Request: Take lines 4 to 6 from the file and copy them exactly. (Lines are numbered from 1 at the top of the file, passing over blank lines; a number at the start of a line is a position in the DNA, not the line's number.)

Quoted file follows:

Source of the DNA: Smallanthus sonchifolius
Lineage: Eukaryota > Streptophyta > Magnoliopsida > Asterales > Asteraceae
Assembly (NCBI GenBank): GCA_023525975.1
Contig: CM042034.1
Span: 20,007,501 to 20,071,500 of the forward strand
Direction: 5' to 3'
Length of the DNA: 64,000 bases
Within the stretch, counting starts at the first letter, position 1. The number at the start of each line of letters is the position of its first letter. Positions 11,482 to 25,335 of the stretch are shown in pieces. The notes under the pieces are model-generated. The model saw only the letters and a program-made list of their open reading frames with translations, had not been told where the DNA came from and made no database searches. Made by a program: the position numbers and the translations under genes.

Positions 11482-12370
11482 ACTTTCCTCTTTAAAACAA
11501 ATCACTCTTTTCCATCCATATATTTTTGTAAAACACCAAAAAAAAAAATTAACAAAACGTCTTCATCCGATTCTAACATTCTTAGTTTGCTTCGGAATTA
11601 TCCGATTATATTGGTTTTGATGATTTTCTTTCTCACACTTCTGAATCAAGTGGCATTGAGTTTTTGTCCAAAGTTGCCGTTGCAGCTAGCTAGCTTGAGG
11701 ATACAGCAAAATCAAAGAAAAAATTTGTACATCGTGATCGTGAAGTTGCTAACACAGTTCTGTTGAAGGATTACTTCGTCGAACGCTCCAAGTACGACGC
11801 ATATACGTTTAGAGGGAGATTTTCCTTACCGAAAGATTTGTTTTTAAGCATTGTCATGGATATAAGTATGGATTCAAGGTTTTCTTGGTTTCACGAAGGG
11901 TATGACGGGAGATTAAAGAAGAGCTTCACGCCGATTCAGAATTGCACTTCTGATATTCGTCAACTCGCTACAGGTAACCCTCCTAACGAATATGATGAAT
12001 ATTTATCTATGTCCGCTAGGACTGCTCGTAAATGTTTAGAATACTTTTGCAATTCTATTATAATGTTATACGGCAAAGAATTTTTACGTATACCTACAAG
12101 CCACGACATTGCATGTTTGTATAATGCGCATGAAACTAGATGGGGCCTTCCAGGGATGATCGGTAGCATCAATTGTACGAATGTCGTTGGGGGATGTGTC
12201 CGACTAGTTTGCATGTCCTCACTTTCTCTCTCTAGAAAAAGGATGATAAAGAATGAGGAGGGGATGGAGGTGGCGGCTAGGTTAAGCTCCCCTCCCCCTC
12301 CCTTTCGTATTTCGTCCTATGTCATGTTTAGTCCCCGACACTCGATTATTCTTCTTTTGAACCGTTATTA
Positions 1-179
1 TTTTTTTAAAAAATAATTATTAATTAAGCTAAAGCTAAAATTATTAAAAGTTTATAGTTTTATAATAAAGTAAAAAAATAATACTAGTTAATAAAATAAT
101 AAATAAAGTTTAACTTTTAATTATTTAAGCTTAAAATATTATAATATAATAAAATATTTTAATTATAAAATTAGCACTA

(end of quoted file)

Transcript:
Contig: CM042034.1
Span: 20,007,501 to 20,071,500 of the forward strand
Direction: 5' to 3'